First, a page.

Rabbi Malcolm Cohen oral history interview, 2015 December 15. OH-02521. [Audio recording]. Oral History Research Center, Special Collections and Archives, University Libraries, University of Nevada, Las Vegas. Las Vegas, Nevada. http://n2t.net/ark:/62930/d1cc0xd2k
Standardized Rights Statement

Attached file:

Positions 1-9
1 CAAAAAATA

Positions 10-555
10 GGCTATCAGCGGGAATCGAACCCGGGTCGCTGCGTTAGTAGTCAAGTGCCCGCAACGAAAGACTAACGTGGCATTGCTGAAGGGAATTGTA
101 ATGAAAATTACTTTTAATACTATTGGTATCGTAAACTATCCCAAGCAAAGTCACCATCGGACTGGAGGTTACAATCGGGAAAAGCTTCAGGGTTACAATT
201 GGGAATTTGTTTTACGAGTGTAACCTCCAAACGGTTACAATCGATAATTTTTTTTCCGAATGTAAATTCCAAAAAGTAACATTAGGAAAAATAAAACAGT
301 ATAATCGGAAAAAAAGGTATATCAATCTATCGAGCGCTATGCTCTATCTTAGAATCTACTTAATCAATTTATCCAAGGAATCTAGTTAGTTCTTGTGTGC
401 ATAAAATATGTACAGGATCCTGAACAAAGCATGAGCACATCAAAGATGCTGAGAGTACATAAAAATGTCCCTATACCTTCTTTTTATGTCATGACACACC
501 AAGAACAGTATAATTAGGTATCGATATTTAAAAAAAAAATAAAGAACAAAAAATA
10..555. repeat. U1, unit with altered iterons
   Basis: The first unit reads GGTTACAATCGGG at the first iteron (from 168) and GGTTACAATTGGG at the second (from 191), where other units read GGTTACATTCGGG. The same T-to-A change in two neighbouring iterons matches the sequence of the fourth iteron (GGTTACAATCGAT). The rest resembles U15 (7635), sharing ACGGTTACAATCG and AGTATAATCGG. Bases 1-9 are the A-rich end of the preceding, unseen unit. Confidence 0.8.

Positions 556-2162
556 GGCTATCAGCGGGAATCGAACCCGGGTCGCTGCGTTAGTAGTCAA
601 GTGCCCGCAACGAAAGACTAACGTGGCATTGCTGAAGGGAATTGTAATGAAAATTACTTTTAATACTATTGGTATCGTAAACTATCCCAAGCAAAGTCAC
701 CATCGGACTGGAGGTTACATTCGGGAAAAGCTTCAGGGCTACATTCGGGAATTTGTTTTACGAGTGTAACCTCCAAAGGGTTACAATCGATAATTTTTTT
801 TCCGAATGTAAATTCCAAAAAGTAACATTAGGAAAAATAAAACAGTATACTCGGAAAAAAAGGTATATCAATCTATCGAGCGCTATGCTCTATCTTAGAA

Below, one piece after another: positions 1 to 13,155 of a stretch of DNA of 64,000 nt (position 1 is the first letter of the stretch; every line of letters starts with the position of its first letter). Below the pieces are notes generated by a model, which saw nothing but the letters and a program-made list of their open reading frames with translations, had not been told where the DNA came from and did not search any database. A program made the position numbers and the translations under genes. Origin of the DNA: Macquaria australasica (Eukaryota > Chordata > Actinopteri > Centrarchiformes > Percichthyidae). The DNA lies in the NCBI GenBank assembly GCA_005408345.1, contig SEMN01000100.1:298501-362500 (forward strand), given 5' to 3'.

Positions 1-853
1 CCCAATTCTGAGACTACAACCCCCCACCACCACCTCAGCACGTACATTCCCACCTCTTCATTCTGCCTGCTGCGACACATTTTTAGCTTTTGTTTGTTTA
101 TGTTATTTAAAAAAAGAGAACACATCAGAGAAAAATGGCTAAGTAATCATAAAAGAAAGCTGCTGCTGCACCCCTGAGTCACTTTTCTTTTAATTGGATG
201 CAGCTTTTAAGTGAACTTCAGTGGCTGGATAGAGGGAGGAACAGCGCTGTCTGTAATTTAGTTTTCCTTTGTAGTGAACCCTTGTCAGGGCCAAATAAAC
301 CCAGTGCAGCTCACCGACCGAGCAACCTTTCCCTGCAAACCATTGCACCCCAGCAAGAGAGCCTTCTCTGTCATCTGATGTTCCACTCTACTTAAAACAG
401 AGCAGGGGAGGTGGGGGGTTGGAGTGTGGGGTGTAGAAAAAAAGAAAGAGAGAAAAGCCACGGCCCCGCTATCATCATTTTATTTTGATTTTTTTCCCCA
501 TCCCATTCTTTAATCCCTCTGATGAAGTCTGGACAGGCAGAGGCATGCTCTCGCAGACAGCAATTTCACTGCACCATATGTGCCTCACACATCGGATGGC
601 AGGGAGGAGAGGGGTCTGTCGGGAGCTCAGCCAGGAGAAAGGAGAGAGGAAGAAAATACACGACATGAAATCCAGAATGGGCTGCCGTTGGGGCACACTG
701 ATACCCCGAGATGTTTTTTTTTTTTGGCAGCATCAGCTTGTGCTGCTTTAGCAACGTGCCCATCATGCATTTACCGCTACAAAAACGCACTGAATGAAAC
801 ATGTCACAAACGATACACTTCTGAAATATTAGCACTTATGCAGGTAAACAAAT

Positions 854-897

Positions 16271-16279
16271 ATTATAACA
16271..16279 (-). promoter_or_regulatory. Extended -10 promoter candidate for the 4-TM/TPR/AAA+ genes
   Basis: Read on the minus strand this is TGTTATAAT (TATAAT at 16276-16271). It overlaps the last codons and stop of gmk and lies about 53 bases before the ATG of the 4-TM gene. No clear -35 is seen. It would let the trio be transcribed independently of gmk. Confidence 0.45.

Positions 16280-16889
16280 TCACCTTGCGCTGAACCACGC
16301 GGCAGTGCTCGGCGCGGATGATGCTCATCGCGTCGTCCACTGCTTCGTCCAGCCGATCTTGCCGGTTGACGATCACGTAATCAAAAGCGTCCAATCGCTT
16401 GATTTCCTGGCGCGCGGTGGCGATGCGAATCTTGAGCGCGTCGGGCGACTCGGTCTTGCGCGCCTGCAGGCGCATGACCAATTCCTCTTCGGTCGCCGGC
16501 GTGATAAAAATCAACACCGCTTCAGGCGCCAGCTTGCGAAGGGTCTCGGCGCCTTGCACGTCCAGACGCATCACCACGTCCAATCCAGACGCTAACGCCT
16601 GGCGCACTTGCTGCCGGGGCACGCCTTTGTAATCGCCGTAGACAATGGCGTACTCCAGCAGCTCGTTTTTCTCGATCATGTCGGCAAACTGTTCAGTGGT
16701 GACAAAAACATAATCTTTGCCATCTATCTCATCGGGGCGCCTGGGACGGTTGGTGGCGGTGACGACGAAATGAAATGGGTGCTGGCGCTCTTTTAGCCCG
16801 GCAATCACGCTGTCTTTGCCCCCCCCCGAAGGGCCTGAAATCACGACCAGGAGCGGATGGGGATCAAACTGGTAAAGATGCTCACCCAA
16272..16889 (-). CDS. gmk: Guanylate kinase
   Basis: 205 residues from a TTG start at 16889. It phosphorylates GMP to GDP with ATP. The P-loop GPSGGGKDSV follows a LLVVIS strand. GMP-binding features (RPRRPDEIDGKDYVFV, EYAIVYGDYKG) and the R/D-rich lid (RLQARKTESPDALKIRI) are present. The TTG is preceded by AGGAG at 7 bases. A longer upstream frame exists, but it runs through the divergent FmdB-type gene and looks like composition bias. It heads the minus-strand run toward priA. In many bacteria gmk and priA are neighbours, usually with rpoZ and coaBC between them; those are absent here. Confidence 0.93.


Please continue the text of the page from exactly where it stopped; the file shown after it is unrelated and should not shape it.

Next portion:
How does one end up in Las Vegas? But for you this is not just a move to a new city in the country, but a new country. What can you tell me about that? The story is essentially that I was in a large Reform synagogue in London, part of a team of rabbis, not the senior. It was really an enjoyable job. I was working at the West London Synagogue for British Jews, specifically for British Jews, in that title because in 1840 when they were founded they specifically wanted to welcome Sephardic and Ashkenazi Jews. There was a bit of separation back in the day. To learn how to be a rabbi in a fuller sense, you've got to go out on your own a little bit and be the rabbi somewhere else and to learn a different skillset; when you're the assistant or associate rabbi in a big shul, you get shielded from all the politics and responsibility, which some people like. But to me, to get to another level, you have to be exposed to it and jump in up to your neck. The Jewish community in England is very small. The Reform community is smaller than the Orthodox; it's the reverse, obviously, in America. There are only a tiny handful of synagogues where I could see myself enjoying being the rabbi there. I knew the rabbis there well enough, the incumbents, to call them up and say, "Are you going anywhere any time soon?" And they knew me well enough to say, "No, back off." So then we started looking further afield. My wife, Sarah, is very astute. I became a member of the Central Council of American Rabbis (CCAR). It gives you the right to apply for jobs in the American Reform movement. We started looking at those jobs that were being offered and Las Vegas came up. Because I had no reputation in America, it was hard for me to get in what in the American Reform movement we call the Category B congregation, three-hundred to six-hundred-family units. When you're just ordained, you can only go for zero to three-hundred-family units. When you've done three years, you can go for three-hundred to six-hundred, but those are harder to get if you have no reputation in America. She said, "Well, let's look at Category A congregations, the smaller ones, and if you find the right one, maybe you can turn it into a Category B." She looked at Vegas; we've lived in southern Israel before, so we love the desert. We know there's lots of unaffiliated Jews here. So we know there's potential to grow a community instead of being somewhere where everyone's dying and moving away. Temple Sinai itself wasn't in a great shape, but it seemed like it had lots of potential. People had the will for it to succeed in a big Jewish neighborhood in Vegas. All the conditions were there. It was ripe. Then the push factors away from London...It's much harder economically. The cost of living is ridiculous, more of a struggle. The weather is crap. The traffic is bad. It takes an hour to get anywhere. That's how we ended up here. Looking back, it worked out really well. We had a hundred and thirty-five families when we got to the synagogue. Now we've got about three hundred and sixty. So we turned it into that Category B congregation. Looking back, it was a ridiculous risk, uprooting the whole family and traveling thousands of miles, and you didn't know if it would work out.